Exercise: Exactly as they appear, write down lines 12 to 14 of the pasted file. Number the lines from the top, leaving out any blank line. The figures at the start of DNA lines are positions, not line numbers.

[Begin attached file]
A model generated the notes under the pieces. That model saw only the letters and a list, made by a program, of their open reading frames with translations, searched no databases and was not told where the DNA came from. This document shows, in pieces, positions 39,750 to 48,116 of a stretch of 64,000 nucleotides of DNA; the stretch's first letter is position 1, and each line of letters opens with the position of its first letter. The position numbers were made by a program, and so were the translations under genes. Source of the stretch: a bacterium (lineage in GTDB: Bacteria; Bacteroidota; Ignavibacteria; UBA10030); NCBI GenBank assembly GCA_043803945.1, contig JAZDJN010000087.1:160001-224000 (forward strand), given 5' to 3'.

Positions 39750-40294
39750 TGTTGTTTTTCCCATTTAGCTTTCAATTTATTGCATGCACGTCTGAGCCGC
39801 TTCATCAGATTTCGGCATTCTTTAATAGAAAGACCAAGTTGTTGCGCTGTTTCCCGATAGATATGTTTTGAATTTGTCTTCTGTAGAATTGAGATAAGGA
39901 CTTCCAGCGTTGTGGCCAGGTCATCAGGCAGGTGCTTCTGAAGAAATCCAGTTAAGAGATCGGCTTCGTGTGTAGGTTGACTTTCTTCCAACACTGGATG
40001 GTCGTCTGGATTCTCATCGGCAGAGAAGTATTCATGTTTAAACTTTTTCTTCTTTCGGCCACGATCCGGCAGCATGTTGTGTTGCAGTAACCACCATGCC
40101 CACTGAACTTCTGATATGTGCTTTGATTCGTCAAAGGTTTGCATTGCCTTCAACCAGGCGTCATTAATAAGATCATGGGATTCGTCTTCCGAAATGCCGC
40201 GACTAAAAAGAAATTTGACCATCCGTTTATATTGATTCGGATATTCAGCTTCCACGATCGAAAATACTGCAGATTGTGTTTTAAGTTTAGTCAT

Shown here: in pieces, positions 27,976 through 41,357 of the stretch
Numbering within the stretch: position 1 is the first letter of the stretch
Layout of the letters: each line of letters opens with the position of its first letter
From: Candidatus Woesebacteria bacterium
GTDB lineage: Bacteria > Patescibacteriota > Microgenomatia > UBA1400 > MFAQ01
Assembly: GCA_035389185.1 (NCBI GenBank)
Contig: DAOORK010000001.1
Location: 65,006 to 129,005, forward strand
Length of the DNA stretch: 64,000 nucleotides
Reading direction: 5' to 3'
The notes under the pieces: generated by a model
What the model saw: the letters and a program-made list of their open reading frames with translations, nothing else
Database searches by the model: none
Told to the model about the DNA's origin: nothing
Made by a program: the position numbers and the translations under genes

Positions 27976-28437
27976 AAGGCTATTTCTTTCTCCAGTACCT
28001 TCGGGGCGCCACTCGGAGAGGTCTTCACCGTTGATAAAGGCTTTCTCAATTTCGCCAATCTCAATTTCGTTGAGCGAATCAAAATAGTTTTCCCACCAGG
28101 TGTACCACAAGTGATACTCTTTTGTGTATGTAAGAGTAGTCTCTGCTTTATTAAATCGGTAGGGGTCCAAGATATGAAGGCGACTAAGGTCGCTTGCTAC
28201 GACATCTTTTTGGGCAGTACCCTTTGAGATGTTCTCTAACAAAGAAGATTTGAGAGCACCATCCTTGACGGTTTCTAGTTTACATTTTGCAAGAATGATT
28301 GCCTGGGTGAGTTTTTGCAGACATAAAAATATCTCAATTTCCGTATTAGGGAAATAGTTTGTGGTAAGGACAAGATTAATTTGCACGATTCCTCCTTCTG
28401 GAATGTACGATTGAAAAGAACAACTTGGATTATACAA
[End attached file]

From: Candidatus Woesebacteria bacterium
GTDB lineage: Bacteria > Patescibacteriota > Microgenomatia > UBA1400 > MFAQ01
Assembly: GCA_035389185.1 (NCBI GenBank)